Finding a Diamond

While some male behavior can be hard on children, it always makes sense to look beneath the behavior to the goodness of every father.

The coach was a yeller. My heart sank with the report from the first soccer meeting, as I pictured the weeks ahead. My son is a wonderful team player, but not a star--and he's not used to verbal abuse. I just didn't understand why coaches had this seemingly compulsive need to berate and humiliate their players in the name of recreation. The only bright spot was that my husband was interested in being involved, so I wouldn't have to get upset and outraged and disgusted so often.

My husband soon hound himself as unofficial assistant coach, and began reporting back on his progress in helping the coach think about all that yelling. He pointed out the children who didn't seem to do better as a result. He modeled sharing information, specific suggestions and praise. He began telling me things he really liked about this man. I started feeling more hopeful about the season and was actually looking forward to going to my first game.

The game wasn't torture, but I couldn't tell that my husband had had much impact. The yelling seemed pretty constant and negative to me. Then, after the game was over, the coach turned to my husband, face open and flushed with all the activity and said, eagerly, "I did a lot better this time about yelling, didn't I?" My husband warmly agreed, and the coach said that he'd really been trying hard.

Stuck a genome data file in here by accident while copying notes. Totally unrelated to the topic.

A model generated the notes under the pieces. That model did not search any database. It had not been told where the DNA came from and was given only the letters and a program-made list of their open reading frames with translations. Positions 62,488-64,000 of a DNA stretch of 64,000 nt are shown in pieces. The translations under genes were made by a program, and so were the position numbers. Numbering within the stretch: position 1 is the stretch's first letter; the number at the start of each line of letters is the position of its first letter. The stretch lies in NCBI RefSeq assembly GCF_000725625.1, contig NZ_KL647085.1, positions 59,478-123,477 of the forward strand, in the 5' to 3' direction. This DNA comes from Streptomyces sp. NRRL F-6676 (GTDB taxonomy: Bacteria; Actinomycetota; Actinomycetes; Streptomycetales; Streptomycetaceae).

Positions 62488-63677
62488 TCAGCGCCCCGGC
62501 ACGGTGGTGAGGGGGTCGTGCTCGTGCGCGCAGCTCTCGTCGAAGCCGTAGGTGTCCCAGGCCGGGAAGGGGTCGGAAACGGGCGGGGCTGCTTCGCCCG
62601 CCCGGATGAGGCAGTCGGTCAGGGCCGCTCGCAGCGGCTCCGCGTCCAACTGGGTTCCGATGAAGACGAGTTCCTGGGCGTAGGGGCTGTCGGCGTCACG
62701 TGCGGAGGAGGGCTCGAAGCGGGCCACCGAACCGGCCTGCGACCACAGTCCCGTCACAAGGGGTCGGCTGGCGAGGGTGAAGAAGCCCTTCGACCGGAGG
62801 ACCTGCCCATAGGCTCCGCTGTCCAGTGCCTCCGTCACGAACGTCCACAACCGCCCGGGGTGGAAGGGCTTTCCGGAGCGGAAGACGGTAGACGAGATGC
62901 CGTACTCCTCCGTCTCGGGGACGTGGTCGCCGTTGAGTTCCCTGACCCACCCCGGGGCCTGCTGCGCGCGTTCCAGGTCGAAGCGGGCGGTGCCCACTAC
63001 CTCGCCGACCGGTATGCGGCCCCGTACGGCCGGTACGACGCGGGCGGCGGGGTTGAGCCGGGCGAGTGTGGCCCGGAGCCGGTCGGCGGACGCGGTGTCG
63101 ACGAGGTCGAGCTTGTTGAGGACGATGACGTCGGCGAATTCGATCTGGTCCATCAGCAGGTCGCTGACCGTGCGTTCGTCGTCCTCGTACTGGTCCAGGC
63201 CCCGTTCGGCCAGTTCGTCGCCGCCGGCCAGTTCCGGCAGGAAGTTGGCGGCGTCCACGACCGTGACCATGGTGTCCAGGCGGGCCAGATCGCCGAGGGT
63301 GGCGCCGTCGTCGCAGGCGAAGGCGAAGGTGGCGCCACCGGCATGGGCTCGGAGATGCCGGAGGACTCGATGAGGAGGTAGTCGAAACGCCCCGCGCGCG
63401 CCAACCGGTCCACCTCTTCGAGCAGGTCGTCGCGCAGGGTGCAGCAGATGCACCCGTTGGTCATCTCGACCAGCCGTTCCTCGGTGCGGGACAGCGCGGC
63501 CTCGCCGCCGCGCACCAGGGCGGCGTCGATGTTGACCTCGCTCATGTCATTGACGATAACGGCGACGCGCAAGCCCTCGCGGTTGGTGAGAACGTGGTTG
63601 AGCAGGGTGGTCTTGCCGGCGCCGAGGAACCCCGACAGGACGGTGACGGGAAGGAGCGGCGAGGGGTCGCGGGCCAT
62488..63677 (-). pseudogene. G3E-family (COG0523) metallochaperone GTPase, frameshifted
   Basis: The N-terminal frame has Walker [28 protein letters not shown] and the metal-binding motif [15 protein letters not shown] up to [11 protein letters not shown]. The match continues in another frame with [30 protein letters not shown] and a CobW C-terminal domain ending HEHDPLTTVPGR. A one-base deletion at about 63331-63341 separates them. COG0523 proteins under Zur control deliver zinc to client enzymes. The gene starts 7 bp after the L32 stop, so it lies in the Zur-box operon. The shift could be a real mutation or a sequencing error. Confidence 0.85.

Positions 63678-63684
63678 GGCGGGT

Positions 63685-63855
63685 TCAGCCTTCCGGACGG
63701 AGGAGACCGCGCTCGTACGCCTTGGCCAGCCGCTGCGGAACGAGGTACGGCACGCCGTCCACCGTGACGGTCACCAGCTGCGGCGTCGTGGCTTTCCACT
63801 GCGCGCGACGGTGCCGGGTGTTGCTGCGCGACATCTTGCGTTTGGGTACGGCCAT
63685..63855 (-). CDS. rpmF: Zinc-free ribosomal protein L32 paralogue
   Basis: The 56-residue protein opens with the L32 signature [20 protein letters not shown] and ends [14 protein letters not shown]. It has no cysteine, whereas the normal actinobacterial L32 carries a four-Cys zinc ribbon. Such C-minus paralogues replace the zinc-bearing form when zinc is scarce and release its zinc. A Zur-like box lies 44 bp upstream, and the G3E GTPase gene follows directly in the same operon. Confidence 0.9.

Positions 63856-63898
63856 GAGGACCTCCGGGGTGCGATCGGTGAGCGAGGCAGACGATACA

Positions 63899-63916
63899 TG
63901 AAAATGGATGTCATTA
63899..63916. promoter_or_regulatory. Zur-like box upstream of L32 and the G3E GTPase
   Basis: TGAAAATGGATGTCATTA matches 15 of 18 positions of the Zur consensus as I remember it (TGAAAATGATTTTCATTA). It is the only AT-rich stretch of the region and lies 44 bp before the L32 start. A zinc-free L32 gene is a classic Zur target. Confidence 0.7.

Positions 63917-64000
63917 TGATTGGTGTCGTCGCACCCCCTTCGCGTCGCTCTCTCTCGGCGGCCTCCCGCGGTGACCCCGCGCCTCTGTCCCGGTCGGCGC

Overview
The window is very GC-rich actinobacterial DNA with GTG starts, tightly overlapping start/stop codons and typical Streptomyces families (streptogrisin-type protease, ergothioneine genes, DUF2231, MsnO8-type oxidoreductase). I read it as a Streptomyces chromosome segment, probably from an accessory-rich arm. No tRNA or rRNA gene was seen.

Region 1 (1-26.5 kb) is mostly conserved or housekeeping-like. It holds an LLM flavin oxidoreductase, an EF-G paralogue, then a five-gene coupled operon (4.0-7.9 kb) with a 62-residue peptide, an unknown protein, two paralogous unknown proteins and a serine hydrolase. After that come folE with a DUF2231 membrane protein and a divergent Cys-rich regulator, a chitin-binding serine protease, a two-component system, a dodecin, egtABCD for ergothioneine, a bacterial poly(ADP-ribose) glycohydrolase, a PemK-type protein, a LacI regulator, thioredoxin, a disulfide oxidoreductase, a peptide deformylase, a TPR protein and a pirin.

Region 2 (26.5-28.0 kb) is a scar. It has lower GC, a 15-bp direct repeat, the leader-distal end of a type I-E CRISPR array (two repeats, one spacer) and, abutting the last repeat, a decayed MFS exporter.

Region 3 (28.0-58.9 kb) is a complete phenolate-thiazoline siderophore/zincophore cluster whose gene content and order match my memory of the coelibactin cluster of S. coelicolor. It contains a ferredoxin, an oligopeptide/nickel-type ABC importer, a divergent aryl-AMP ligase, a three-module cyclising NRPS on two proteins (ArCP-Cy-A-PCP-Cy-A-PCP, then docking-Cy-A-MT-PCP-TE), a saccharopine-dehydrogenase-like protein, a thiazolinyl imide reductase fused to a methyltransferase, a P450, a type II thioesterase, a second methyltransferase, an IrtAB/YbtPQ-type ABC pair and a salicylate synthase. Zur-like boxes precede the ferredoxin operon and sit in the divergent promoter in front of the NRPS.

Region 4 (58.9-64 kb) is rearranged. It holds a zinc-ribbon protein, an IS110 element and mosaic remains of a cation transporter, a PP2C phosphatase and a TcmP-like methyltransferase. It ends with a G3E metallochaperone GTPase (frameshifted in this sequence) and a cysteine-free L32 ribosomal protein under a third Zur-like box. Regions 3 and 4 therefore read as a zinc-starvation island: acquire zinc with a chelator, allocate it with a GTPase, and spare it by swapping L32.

This was the moment of revelation for me. That open face, that eager desire to do better, just didn't fit in the same box with unaware jerks who get some perverse pleasure out of hollering at children. I had to abandon the stereotype then and there, and start noticing the real human being.

There was a lot to notice. I found out that he and his wife have seven children, four of them through the foster system. At another game he coached the first fifteen or twenty minutes with his youngest--a two or three year old--clinging to his leg until his wife was able to get there. Three of his children were on the team. He'd been doing this for years, getting home from work just in time to get out to practices. On a day when we couldn't pick up from practice, he offered to drive my son home, even though it was way out of this way. His son was the one my son got to know and like the best.

The day we went to his house to watch videos of their play instead of practicing was the best. As I sat in their tiny row-house living room, with the dining room table visible through the doorway, set to feed so many mouths, and watched him running his fingers through his hair as he tried to figure out how to help these children learn, I think I saw him clearly--a totally good man.

At the last game of the season, he certainly did do some yelling. But I was more aware of all the yelling he didn't do. I listened to him holler out encouragement and reassurance, then mutter under his breath what a terrible play it was, why couldn't they learn, etc.--a touching act of intentional and hard-won restraint.

My son had a fine season, coming to the end still not starring but quite pleased with himself and the whole experience. For me, however, the season had been a precious gift. I'd found a wonderful human being in a place where I'd least expected it, and the whole world looks more hopeful as a result.